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rahimlee54
01-09-2013, 11:02 PM
I just grabbed an old refrigerator from my mom's house and I plan on using to for extra space and dry aging some beef. I saw a video on you tube where the guys, from a salt selling establishment, put a bunch of salt in the pan below the rib so I was wondering if there is any merit to this or if I can just shove the slab in the fridge for a few weeks and move on.

Thanks for the input
Jared

Zwiefel
01-09-2013, 11:09 PM
I do like me some Alton Brown ingenuity....


http://www.youtube.com/watch?v=t4aI_O8kcN8

ThEoRy
01-10-2013, 12:25 AM
You need the right moisture or lack thereof, temperature, and air circulation.

ThEoRy
01-10-2013, 01:01 AM
Oops almost forgot humidity...

Here's a pretty good diy project that seems to have wielded solid results.

http://www.smokingmeatforums.com/t/116324/dedicated-refridgerator-for-dry-aging-beef-thats-my-project-this-weekend

kostantinos
01-10-2013, 01:02 AM
http://beefresearch.org/CMDocs/BeefResearch/Dry%20Aging%20of%20Beef.pdf

Start with this one for the basics.

I think i have a more in depth analysis on the subject somewhere as well . I will try to find a link .

It gets really interesting when you dry age things like duck as well .

Duckfat
01-10-2013, 04:34 PM
A fridge is already a giant de-humidfyer. Not really ideal for aging meat. IIR there is a kit available to convert a fridge so you can control temp and humidity. I think Mucho Bucho had done a conversion. I can't remember the dealer name but I could dig it up if your intersted. IMO the best approach at home for most is buying sub-primals in cryo and wet aging for 2-4 weeks. Then take the meat out of the cryo and set it on a wire rack in the fridge for about a week.

lowercasebill
01-10-2013, 04:57 PM
couple of guya on BGE forum have used these are are pleased with the results
http://www.google.com/#hl=en&newwindow=1&tbo=d&biw=1239&bih=564&sclient=psy-ab&q=dry+bags+aging+meat&oq=dry+bags+meat&gs_l=hp.1.1.0i30j0i8i30.1396.8003.0.10323.13.13.0. 0.0.0.229.908.11j0j1.12.0.les%3B..0.0...1c.1.N1YZR x8lETM&pbx=1&bav=on.2,or.r_gc.r_pw.r_qf.&bvm=bv.1357700187,d.dmQ&fp=efd2c8fa9c025d66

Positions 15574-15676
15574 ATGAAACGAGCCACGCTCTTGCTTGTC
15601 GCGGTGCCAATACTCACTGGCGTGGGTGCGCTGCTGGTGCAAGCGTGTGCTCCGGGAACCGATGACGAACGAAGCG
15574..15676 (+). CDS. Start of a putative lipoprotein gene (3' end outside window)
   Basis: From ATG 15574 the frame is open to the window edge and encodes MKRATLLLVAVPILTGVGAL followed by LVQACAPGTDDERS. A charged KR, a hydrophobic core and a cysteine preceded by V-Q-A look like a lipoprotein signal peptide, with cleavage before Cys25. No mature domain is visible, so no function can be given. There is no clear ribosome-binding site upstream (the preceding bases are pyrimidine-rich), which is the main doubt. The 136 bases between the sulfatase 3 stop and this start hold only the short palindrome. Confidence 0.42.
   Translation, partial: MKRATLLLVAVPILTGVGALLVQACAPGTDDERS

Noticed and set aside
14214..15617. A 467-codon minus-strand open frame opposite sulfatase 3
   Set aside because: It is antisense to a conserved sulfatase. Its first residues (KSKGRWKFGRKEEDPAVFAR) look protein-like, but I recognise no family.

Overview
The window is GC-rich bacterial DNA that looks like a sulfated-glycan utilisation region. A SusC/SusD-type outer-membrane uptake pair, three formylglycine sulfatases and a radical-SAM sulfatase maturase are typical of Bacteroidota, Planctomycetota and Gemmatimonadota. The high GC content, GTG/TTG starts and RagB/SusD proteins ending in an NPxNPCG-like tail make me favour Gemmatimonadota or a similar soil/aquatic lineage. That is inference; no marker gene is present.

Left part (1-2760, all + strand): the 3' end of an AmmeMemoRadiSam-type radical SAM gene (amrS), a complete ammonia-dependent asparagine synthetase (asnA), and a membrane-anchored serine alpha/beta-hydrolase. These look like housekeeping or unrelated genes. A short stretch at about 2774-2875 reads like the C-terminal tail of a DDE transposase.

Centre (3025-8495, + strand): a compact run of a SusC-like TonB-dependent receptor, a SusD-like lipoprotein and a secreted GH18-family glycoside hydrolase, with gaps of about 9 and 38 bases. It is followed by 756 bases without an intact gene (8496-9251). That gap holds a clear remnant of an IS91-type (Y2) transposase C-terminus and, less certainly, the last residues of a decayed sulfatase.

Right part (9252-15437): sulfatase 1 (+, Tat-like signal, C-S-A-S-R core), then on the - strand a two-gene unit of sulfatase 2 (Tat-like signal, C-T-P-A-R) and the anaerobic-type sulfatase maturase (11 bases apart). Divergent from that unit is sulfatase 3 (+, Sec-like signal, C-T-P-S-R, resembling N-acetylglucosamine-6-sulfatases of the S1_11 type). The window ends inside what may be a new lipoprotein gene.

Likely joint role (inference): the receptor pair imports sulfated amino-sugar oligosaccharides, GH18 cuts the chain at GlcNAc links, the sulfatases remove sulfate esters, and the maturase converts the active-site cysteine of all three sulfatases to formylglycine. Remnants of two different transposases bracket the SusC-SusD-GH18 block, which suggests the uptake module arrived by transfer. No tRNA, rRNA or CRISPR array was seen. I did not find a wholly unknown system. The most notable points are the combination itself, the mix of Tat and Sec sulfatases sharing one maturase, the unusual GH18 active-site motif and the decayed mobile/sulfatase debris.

rahimlee54
01-10-2013, 08:02 PM
A fridge is already a giant de-humidfyer. Not really ideal for aging meat. IIR there is a kit available to convert a fridge so you can control temp and humidity. I think Mucho Bucho had done a conversion. I can't remember the dealer name but I could dig it up if your intersted. IMO the best approach at home for most is buying sub-primals in cryo and wet aging for 2-4 weeks. Then take the meat out of the cryo and set it on a wire rack in the fridge for about a week.

You jogged my memory I emailed Mucho Bucho a couple of times a while back and had forgotten here (http://www.sausagemaker.com/tutorials/chamber/curing_chamber.html) are the plans he showed me, I'll prob end up jumping on this after the dust has settled from the holidays.

Duckfat
01-11-2013, 07:10 AM
IIR there was a dealer selling conversion kits for the fridge. If I can dig up that link I'll post it.

Duckfat
01-11-2013, 09:13 AM
I found the thread on another site and it looks like Mucho was using a Cole Parmer humidity control. I have no idea which one though.

Perj
01-11-2013, 02:05 PM
Here's a webage showing how to build a fridge for meat curing. It should work for dry ageing.
http://mattikaarts.com/blog/charcuterie/meat-curing-at-home-the-setup/

I made one last year for dried sausages and the only modification I made was to put the humidifier outside the fridge, (I put it on top) and I fitted a 1/2 inch tube to bring the moisture in through a hole I made on top of the fridge. I also made two holes in the front door to put a small computer fan and an adjustable trap for air circulation (the fan is on a timer and runs 5 minutes twice a day to change the air).

I found it difficult to get a humidifier and temperature cotroller under 100$ in canada, there fairly cheap in the US though. I got mine from this store on ebay: http://www.ebay.ca/sch/rogersdini/m.html?_nkw=&_armrs=1&_from=&_ipg=&_trksid=p3686
So far there working great. However, you do have to do some electrical wiring, they're not "plug and play", but it was easy even with basically no electrical knowledge.